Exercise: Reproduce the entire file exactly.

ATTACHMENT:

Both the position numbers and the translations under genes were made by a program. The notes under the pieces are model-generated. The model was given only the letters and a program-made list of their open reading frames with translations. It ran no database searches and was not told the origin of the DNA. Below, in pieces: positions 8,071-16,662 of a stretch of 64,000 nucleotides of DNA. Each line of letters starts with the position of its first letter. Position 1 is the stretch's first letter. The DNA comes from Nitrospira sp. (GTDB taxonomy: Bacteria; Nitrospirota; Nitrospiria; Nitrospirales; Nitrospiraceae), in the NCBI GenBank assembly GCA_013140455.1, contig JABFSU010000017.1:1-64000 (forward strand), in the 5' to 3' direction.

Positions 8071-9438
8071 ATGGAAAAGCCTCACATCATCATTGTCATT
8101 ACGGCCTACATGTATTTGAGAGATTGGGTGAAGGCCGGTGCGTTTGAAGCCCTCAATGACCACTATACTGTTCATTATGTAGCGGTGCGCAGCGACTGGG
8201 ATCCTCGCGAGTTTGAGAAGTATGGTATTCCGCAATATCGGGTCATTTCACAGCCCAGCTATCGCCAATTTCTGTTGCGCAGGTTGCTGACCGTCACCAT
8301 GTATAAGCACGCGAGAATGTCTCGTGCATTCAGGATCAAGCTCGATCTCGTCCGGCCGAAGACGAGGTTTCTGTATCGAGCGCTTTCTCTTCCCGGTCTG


Both the position numbers and the translations under genes were made by a program. The notes under the pieces are model-generated. The model was given only the letters and a program-made list of their open reading frames with translations. It ran no database searches and was not told the origin of the DNA. Below, in pieces: positions 8,071-16,662 of a stretch of 64,000 nucleotides of DNA. Each line of letters starts with the position of its first letter. Position 1 is the stretch's first letter. The DNA comes from Nitrospira sp. (GTDB taxonomy: Bacteria; Nitrospirota; Nitrospiria; Nitrospirales; Nitrospiraceae), in the NCBI GenBank assembly GCA_013140455.1, contig JABFSU010000017.1:1-64000 (forward strand), in the 5' to 3' direction.

Positions 8071-9438
8071 ATGGAAAAGCCTCACATCATCATTGTCATT
8101 ACGGCCTACATGTATTTGAGAGATTGGGTGAAGGCCGGTGCGTTTGAAGCCCTCAATGACCACTATACTGTTCATTATGTAGCGGTGCGCAGCGACTGGG
8201 ATCCTCGCGAGTTTGAGAAGTATGGTATTCCGCAATATCGGGTCATTTCACAGCCCAGCTATCGCCAATTTCTGTTGCGCAGGTTGCTGACCGTCACCAT
8301 GTATAAGCACGCGAGAATGTCTCGTGCATTCAGGATCAAGCTCGATCTCGTCCGGCCGAAGACGAGGTTTCTGTATCGAGCGCTTTCTCTTCCCGGTCTG